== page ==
This evening, my daughter and I walked to the bank. There's nothing spectacular about that, except that my bank is in the very same shopping center that my mother and I used to walk to almost daily back in the late 60s (when I rode in an olive green stroller) and early 70s.
The ice cream shop with the wrought iron chairs and tiny paper cups of sherbet served alongside every sandwich is long gone. So is the Circle E steak place that served a "wranglerburger" I've never tasted the like of anywhere since, and an artificial Christmas tree festooned with balloons "for the little plate-cleaners". And the corner drugstore with its ice cream freezer filled with banana and root beer popsicles, and the grocery store...in fact, there's not one business left in that shopping center that was there in my childhood except for a tiny barbershop with an old-fashioned pole mounted on the wall outside. They've been replaced with Blockbuster and Radio Shack and a big empty space that was a hardware store and then a furniture store and now just serves as home to a childishly optimistic "for rent" sign.
But the sidewalks are the same. The night air is the same. And even though I'm sort of famous for being unsentimental, there's something about walking the same sidewalk with my daughter that I walked with my mother almost forty years ago that puts the world in perspective. I don't know why this struck me tonight, when I've walked that shopping center with my daughter a hundred times, with my daughter and my mother TOGETHER more times than I can count. But it brought back a slideshow of other moments when the past and present have suddenly become overlaid for a moment:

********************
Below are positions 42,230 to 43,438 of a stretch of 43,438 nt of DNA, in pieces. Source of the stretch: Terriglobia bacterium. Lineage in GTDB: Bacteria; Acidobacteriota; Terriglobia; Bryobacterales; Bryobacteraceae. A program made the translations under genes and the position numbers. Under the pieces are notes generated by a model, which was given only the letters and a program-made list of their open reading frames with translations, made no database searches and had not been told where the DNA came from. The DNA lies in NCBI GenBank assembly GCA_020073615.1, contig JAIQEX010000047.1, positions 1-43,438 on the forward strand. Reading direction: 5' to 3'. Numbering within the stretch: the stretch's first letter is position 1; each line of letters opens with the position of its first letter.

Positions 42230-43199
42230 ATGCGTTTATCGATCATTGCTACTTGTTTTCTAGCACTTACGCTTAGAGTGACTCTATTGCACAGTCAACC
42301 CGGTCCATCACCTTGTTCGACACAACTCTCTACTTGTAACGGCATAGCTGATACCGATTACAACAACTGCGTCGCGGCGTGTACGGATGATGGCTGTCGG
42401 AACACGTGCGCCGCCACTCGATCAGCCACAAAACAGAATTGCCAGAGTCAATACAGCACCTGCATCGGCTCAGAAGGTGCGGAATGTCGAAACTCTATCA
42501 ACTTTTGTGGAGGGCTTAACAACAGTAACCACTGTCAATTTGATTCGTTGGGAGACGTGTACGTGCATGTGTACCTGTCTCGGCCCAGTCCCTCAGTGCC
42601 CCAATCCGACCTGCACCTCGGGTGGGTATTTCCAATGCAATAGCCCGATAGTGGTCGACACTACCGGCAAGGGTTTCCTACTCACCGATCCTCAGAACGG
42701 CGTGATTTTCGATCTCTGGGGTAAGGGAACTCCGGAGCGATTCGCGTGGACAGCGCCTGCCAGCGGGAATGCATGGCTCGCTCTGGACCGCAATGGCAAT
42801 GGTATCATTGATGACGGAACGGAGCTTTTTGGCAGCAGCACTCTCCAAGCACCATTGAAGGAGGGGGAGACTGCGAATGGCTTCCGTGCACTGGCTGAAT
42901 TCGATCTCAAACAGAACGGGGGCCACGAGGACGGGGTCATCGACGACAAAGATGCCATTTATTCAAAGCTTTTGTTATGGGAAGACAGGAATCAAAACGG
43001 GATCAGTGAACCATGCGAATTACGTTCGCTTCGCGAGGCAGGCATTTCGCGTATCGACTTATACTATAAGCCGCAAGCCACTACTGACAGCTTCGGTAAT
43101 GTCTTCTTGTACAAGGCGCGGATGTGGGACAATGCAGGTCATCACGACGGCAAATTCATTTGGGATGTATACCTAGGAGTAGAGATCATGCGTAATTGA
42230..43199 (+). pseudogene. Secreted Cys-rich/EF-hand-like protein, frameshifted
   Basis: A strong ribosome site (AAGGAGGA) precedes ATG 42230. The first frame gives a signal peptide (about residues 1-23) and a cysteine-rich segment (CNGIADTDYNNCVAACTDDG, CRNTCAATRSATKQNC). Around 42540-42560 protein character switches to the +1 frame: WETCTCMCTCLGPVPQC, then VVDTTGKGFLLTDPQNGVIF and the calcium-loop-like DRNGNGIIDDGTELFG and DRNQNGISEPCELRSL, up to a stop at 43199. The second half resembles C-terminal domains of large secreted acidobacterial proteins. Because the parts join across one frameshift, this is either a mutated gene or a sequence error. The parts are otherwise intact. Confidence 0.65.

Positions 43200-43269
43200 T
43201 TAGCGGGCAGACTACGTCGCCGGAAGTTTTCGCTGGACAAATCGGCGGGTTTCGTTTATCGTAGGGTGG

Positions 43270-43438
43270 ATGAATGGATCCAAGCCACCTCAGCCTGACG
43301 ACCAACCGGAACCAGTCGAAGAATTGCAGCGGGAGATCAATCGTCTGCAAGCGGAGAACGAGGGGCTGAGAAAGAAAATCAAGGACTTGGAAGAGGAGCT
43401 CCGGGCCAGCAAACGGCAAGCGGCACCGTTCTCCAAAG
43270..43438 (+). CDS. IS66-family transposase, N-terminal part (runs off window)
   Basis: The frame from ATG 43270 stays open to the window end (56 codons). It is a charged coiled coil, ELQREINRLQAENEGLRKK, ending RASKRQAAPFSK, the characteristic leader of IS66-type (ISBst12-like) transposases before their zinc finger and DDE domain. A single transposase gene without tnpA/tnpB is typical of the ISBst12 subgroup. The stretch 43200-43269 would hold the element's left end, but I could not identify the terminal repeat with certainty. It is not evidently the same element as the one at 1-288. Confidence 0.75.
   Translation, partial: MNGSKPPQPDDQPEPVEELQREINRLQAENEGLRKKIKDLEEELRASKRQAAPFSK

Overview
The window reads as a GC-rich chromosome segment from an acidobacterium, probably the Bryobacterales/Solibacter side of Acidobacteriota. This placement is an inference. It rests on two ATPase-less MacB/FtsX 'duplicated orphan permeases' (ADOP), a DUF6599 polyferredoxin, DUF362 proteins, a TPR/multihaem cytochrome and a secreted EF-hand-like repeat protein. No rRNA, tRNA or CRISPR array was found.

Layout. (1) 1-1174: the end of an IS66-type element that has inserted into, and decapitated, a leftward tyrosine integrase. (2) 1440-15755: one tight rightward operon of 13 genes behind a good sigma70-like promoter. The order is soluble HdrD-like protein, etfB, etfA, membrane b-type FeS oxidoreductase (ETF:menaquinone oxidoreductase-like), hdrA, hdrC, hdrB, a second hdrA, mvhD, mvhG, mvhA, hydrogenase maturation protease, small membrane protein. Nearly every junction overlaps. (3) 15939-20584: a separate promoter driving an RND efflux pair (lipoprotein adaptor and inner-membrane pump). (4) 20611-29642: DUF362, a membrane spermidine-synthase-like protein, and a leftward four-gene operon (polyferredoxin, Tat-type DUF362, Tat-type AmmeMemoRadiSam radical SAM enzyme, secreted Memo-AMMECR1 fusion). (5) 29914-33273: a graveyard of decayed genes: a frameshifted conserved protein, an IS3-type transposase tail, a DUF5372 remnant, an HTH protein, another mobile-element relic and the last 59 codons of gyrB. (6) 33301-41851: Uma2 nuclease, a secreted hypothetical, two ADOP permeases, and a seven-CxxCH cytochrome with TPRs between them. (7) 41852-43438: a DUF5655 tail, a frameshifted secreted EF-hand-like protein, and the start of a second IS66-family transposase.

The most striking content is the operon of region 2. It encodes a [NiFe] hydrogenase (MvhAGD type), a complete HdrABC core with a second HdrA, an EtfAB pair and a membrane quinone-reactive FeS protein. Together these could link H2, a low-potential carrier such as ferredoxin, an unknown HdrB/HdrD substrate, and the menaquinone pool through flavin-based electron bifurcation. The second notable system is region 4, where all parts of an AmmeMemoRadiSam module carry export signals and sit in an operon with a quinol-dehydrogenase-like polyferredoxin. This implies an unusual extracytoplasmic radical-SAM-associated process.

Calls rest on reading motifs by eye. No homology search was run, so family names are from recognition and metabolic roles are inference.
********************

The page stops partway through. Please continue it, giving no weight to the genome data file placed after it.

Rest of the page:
Walking at the drive-in, carrying my daughter and hearing my feet crunch in the gravel as we walked and remembering walking beside my mother as she carried my sister along that same path to the concession stand;
Lifting my daughter onto a picnic table in front of Dairy Queen and remembering taking my sister there--and sometimes a handful of other kids--when I was babysitting for her the summer I was thirteen;
Sitting sideways on the front seat of the car with the door open, pouring a drink for my daughter, and suddenly SEEING my own mother's sun-freckled arm doing the same in Lake Geneva during the summer of 1977.
And now, I suppose, it's time to get to the point, but I don't have one. I'm just enjoying the feel of fitting my sandals into my mother's footprints on an early summer evening.